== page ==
Parking To Continue In Front Of Women's Clinic
The city's police and transportation department will not restrict parking outside a women's clinic in east Charlotte, City Manager Marcus Jones said at Monday night's city council meeting. The decision was made following a months-long push by abortion rights activists to ban street parking outside the clinic, to the objections of abortion rights opponents.
At a city council meeting last month, the group Pro Choice Charlotte called on the city to restrict parking in front of A Preferred Women's Health Center, saying dozens of cars parked along both sides of the street reduced sight lines, and oversized signs propped up against cars frequently blew over into the road, creating hazardous driving conditions. They also pointed to abortion rights opponents who they said regularly blocked the street and tried to wave cars down with leaflets.
City Council Member Julie Eiselt said from personal observations, she viewed the road as "dangerous."
"When I went down there, I almost hit somebody because they make you stop," She said to WFAE, "Protesters are coming out and jumping in front of the car, and being very aggressive to people who are trying to drive to that area."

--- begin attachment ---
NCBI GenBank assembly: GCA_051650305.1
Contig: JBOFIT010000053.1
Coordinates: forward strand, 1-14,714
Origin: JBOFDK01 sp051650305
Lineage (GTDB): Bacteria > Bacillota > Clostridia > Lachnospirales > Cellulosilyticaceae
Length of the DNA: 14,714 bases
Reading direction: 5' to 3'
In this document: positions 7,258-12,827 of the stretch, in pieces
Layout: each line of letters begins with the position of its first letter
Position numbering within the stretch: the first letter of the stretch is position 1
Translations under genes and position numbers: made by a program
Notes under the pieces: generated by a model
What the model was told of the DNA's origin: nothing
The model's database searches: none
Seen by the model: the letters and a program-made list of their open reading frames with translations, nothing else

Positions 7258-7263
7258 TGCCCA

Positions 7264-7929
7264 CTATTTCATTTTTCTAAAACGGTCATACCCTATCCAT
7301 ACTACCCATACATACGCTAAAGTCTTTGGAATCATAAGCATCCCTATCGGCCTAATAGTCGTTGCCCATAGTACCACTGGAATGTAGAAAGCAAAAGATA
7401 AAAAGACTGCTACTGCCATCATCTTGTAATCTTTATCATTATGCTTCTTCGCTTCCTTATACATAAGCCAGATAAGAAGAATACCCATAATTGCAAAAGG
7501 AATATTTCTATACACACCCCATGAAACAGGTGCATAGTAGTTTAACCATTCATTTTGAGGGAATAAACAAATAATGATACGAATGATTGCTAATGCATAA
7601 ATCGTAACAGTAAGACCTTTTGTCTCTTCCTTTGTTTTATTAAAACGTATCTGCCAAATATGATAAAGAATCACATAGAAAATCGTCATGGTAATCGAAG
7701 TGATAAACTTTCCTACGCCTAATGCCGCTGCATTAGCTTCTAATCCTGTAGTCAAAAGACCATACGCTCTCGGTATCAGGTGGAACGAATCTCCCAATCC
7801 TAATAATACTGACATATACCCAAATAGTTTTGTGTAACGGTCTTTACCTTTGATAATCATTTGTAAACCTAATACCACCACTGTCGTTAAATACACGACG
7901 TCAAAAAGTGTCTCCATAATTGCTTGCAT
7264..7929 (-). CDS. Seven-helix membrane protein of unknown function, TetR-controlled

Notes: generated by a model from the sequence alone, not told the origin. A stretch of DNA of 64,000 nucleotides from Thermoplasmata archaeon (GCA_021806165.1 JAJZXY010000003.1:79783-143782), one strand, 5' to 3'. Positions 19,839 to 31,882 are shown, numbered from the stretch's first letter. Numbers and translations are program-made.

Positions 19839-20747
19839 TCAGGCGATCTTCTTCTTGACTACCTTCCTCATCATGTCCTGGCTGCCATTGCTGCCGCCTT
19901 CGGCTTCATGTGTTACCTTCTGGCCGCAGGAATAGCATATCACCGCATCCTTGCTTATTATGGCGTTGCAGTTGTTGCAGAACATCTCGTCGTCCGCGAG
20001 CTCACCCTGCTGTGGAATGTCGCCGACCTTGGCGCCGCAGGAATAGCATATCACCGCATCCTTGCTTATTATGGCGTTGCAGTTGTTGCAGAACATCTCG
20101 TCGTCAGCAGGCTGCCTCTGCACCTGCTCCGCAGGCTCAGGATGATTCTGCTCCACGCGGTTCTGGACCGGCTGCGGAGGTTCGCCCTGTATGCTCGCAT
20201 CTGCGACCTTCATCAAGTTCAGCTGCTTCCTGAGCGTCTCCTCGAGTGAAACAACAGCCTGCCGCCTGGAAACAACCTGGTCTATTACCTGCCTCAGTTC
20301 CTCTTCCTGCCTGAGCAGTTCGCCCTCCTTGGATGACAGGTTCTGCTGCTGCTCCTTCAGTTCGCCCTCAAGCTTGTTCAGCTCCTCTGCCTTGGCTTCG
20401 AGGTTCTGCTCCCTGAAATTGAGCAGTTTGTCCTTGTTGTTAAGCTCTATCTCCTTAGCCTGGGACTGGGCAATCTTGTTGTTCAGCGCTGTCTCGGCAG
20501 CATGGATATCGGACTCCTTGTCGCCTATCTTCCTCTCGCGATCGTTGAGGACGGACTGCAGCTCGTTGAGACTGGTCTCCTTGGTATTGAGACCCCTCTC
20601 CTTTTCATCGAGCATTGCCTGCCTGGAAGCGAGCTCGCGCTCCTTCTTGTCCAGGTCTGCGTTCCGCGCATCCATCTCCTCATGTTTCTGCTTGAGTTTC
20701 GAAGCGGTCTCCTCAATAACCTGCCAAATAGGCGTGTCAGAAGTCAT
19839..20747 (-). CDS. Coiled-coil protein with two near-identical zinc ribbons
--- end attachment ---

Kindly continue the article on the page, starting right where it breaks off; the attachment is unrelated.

Abortion rights opponents with Cities4Life, Love Life Charlotte, and other nearby groups assailed the parking ban proposal, telling city council they were being unfairly targeted, and that the ban would hinder the operation of a mobile RV equipped with an ultrasound unit they often park in the front of the clinic.
A review of CMPD records finds police are routinely called to Latrobe Drive, sometimes multiple times a day, on a wide array of noise complaints, public disturbance reports, loitering, and other citizen complaints.
In the last three months, CMPD officers were called to the area near the clinic seven times on reports of road blockage and illegally parked vehicles.
Three physical assaults have been reported outside the clinic over the last six months, one on March 25, another on Jan. 20, and a third on Nov. 5. A case of child abuse or neglect was reported at the clinic on Oct. 29.
At last night's city council meeting, City Manager Marcus Jones said CMPD will be increasing its presence at the clinic, and that the Charlotte-Mecklenburg Community Relations team will be working with the activists to train them on "how to exercise their right to free speech in a safe and lawful manner," and "the consequences of unlawful protesting."
Correction: 2:28 p.m. April 25 -- An earlier version of this story misstated the number of assaults reported outside the clinic in the last six months. There were three, not two.